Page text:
Adah sat primly in the grass, right in the middle of the crowd. On top she was calm and composed, with her head scarf tucked neatly under her chin and her hands clasped in her lap, but way down where no one could see, she let her toes do a little dance of excitement. Adah thought this must be the best time in history to be alive. Here they were, the remnants of Israel, gathered in the rebuilt Jerusalem and she was a part of it all.
Adah twisted around and stared with pride at the newly-built wall she could glimpse through the people. Her own father and brothers had helped build that. And oh, weren’t the Israelites’ enemies mad when it was finished! Adah almost laughed out loud.
Her mother nudged her and Adah swirled back around to find that Ezra the Torah-teacher had climbed the large wooden platform. Adah quivered with excitement. For the first time in her life she would get to hear the Torah in her own language.
Ezra lifted up the scroll and unrolled it and the whole crowd stood. Then Ezra blessed Adonai. The people cried, “Amen! Amen!” and threw their hands in the air. Adah stretched toward the heavens and cried the words with all her might. Then the Israelites bowed down, prostrate on the ground before the holy Adonai. As the grass tickled Adah’s face, she felt the presence of God stronger than ever before.
Then a Levite named Yamin came near to Adah’s family and began to read from the scroll. He translated it and stopped often to explain parts. Adah was fascinated by the stories of Abraham, Joseph, and Moses.
Adah’s father wept. Adah thought she understood his tears. Not only was there the happiness of hearing the words of God, but also there was sadness. For so many years the nation had not followed Adonai. After all He had done for them, they had turned away. Adah felt her own eyes fill.
But suddenly Yamin had stopped reading and smiled. “Today is holy and consecrated to Adonai; do not be sad.”
For a minute Adah flushed and thought he was speaking directly to her, but then she saw that many of the people wiped away tears.
Yamin continued, “Go! Feast on wonderful foods! The joy of Adonai is your strength!”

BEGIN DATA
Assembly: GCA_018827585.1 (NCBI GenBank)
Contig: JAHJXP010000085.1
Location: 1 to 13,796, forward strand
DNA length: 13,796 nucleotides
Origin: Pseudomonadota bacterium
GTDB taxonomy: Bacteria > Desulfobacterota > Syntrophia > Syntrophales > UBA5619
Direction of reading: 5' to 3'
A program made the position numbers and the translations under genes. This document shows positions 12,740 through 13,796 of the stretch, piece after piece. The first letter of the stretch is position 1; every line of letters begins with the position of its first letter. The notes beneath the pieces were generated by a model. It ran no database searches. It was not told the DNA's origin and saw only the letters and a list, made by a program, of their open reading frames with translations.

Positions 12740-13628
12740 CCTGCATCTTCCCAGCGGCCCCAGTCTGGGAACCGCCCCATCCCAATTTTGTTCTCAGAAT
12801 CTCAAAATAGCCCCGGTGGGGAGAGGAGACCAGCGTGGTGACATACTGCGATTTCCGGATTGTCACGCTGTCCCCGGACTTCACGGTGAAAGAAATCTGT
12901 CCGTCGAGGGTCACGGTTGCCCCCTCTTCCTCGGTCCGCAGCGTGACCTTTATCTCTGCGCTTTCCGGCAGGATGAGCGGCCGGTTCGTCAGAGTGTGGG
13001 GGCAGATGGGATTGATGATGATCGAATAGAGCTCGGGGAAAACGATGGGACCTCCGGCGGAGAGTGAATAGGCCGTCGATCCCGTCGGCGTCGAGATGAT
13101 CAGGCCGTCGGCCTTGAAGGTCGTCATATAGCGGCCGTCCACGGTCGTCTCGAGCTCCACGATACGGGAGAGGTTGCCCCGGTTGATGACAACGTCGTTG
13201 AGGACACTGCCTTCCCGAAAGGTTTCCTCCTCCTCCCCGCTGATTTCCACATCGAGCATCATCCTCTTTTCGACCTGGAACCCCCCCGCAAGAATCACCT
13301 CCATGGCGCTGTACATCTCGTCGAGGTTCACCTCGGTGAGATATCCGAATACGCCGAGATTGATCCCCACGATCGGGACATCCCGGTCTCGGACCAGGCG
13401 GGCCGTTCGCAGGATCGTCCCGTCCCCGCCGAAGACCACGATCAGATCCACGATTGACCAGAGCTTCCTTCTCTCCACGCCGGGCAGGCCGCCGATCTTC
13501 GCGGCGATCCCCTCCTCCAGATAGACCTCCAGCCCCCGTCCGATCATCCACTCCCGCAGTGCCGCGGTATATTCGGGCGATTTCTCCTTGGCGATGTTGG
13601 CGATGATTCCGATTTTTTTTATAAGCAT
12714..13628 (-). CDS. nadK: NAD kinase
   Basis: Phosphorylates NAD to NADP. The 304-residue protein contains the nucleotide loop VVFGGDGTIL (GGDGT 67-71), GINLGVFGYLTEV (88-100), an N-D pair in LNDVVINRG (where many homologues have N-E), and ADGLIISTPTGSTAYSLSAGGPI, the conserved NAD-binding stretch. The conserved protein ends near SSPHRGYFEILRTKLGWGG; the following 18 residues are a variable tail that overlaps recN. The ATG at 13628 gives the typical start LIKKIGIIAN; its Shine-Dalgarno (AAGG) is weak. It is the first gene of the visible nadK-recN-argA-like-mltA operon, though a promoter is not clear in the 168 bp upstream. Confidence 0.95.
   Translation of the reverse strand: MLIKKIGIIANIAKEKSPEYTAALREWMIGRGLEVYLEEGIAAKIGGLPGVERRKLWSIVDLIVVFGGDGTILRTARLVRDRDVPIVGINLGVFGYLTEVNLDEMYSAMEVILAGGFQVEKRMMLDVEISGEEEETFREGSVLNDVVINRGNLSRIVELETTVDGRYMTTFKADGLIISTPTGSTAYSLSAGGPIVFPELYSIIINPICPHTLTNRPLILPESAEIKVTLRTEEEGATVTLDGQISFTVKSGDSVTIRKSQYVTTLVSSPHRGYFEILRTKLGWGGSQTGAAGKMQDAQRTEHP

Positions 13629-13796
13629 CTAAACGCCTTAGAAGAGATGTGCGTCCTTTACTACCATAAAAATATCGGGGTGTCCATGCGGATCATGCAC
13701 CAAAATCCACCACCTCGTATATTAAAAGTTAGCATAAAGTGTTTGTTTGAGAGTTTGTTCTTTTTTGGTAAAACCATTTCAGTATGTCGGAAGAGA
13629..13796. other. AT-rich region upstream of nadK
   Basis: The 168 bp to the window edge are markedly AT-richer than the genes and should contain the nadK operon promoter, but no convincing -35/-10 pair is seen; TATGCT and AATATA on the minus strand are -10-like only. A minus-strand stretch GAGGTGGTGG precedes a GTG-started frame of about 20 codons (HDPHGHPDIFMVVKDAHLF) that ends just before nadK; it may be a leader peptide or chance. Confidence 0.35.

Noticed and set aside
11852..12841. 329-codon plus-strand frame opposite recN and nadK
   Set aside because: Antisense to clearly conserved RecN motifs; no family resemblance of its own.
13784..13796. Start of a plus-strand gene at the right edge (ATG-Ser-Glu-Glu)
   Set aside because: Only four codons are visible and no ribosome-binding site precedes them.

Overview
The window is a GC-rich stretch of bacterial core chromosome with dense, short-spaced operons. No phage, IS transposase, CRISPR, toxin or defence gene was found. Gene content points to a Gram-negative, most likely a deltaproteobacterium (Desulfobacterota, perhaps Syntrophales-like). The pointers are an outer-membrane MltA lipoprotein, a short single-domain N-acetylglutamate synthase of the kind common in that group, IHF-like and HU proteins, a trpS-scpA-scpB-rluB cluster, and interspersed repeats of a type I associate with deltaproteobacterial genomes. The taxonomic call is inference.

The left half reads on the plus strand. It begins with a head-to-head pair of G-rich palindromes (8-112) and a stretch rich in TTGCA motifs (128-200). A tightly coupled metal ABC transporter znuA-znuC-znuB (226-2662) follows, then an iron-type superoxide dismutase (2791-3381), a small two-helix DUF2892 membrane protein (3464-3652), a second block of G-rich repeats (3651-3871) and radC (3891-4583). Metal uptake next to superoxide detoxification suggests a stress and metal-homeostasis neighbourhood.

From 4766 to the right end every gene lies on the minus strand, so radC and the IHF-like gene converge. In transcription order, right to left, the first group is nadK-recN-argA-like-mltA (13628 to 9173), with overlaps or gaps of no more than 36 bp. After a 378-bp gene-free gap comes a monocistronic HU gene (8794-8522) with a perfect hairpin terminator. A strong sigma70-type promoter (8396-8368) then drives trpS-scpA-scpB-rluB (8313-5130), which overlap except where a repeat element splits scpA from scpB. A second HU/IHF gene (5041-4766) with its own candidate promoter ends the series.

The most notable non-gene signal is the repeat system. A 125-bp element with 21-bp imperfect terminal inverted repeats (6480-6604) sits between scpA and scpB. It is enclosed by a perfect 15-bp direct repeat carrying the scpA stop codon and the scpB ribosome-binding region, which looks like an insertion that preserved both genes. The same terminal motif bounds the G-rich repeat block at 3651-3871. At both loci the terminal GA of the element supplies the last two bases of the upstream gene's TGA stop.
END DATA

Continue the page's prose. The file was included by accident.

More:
Adah’s father rose early the next morning to join other men studying the Torah. Adah was glad to stay in her snug bed for a little longer. She was tired from the feasting the night before, and so many stories and thoughts filled her head.
But her father returned very soon, beaming. “The Torah says that we shall have a feast in the month of Tishri,” he told them. “We are to go into the mountains to gather branches to make booths to live in for seven days.”
Adah could hardly believe her ears, but her father continued. “It is to remind us of the times the Israelites spent dwelling in booths when God brought them out of Egypt.”
The whole family went then, to gather branches. Adah grabbed a palm branch and giggled to her sister, “Can you imagine? The whole town, all forty-two thousand of us, is going to camp out in little booths!”
Her family made their booth right in the middle of the courtyard of the tabernacle of God. Never had Adah had such fun. Even her father joked and laughed as they built the little booth, surrounded with the aroma of freshly cut wood, and always the presence of Adonai right behind them.
They had hardly finished when the people gathered for another reading. Adah could see leafy tents everywhere she looked; on rooftops, in courtyards, and in front of city gates. As Adah listened to the Torah she suddenly understood why they were camping out that week. Though Israel had rebelled, God had been faithful. And always Adonai had dwelt right among their booths.
The feast the night before was nothing compared to the party that night. All of Jerusalem danced and feasted and laughed. And, oh, the singing! The choirs sang so loudly that Adah had to shout to be heard. And suddenly she threw back her head and shouted as loudly as she could--just for the pure joy of it.
Adah grabbed her sister and danced all around the camp, singing at the top of her lungs. And she knew deep in her heart that Adonai was singing, too.
(This story is based on Nehemiah 6:15, 7:66, and 8:1-18 from the Complete Jewish Bible.)
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